Let’s resolve then to follow George Durrant’s example. Let’s find the good in every day that comes. For I know from personal experience, that every day could be your last. We have no idea what each new day holds in store for us. But with a “Best day so far” mindset we will more fully enjoy and relish the gift that every day is.

So, “How’s your day?”

Jh-


Bulls or Bears?

October 9, 2008

As the economy continually swings back and forth we often hear about bulls and bears. A bullish market is one on the rise, a market that is doing well. A bearish market on the other hand is one in decline and filled with concern. As I watch the evening news and hear these terms they not only remind me of the market but they remind me of the choice I get every day of my life.

Each year as the new year approaches my father asks us how we feel about our opportunities for the coming 12 months. He’s big on goal setting and so New Year’s resolutions are right up his alley. Regardless of what your answer is, he’ll always tell you how optimistic he is about the new year. “I’m bullish about 2009,” he’ll say. No matter the year, he’s always bullish about the time ahead.

He is the ultimate optimist. He sees the good in every situation, and the potential in every person. Not once in my entire life have I ever gone to my father with an idea that he is told me it is impossible to accomplish. If he were placed in the middle of the largest ocean with only a 2 x 4 and a toothpick, he’d hop aboard the 2 x 4 and row for shore.

In my life I want to be the same; and it’s something I work on every day. I am quite sure that that is the only way to be that kind of a consistent optimist. It’s easy to be “bullish” on the good days and “bearish” on the bad. But keeping a positive mindset and optimistic outlook through the good and the bad takes real work.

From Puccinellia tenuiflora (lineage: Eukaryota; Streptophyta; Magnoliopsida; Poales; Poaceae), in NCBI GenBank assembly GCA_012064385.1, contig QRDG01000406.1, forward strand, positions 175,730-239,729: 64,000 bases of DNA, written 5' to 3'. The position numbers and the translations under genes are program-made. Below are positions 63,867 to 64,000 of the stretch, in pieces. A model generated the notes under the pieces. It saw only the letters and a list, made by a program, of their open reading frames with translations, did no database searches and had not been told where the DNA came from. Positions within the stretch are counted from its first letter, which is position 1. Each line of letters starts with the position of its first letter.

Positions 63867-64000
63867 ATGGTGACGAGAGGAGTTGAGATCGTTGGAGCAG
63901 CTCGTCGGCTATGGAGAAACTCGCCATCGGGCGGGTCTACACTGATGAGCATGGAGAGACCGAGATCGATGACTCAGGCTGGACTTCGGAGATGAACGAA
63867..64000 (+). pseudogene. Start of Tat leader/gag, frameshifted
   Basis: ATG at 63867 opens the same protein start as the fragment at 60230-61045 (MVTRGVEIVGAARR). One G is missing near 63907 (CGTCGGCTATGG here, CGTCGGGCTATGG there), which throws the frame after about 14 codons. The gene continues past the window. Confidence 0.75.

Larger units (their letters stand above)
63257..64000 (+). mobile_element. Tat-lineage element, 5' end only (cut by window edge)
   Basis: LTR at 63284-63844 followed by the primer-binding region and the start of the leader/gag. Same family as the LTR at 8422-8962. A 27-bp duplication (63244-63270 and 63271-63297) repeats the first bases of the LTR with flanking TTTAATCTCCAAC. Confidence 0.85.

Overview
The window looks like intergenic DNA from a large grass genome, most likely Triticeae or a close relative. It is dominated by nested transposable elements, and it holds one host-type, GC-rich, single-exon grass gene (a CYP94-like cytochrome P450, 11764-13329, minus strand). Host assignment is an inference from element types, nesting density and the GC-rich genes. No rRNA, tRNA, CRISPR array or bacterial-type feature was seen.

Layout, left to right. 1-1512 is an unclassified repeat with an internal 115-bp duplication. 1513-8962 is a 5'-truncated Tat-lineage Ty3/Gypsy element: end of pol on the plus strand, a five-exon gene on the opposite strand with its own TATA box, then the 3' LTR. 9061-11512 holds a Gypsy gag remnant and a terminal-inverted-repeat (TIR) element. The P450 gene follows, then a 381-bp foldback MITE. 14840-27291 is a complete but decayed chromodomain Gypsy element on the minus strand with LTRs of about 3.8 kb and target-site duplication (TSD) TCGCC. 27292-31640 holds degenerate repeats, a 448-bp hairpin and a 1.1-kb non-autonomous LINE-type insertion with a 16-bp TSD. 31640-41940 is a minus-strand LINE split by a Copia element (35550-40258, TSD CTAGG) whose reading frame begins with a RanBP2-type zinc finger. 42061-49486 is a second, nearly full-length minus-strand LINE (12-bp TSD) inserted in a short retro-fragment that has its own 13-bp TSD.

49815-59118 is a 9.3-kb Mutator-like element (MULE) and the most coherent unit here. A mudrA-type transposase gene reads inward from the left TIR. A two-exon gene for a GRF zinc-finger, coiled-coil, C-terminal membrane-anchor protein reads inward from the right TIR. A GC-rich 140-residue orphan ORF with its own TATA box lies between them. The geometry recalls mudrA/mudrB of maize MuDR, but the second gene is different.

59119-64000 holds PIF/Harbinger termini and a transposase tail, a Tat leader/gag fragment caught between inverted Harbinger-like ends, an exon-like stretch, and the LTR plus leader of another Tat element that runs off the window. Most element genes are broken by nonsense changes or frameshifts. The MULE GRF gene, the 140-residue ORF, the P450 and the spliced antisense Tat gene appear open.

In New York City, near Wall Street, there is a bronze statue called the “Charging Bull.”  After the stock market crash of 1987, Arturo Di Modica spent over $360,000 of his own money to create the statue. Of his own accord, as a Christmas gift to the people of America he placed the statue in front of the stock exchange as a symbol of the, “strength and power of the American people.” The police seized the sculpture, but eventually the Department of Parks and recreation installed it on their own a few blocks away.

When you look at the bull today, you’ll notice that its nose is lighter than the rest of its body. This tarnishing is a direct result of all the brokers who touched the Bulls nose on their way into the market. They touch the statue hoping for a bullish day.

What if we did the same? What if every day we entered our lives we took a moment to remind ourselves to have a bullish life? All sorts of things to be our “Charging Bull.” Maybe a positive quote placed somewhere that we will see a multiple times a day, maybe a saying that we can repeat ourselves at the beginning of each day. Maybe, we find a little trinket in the form of a bull.

What our “Charging Bull” is doesn’t matter. All that matters is that we find some way to remind ourselves to play the optimist instead of the pessimist. If we will, no matter how deep the ocean we find ourselves stranded in, and no matter what tools we have to work with, every day we will row for shore.

Jh-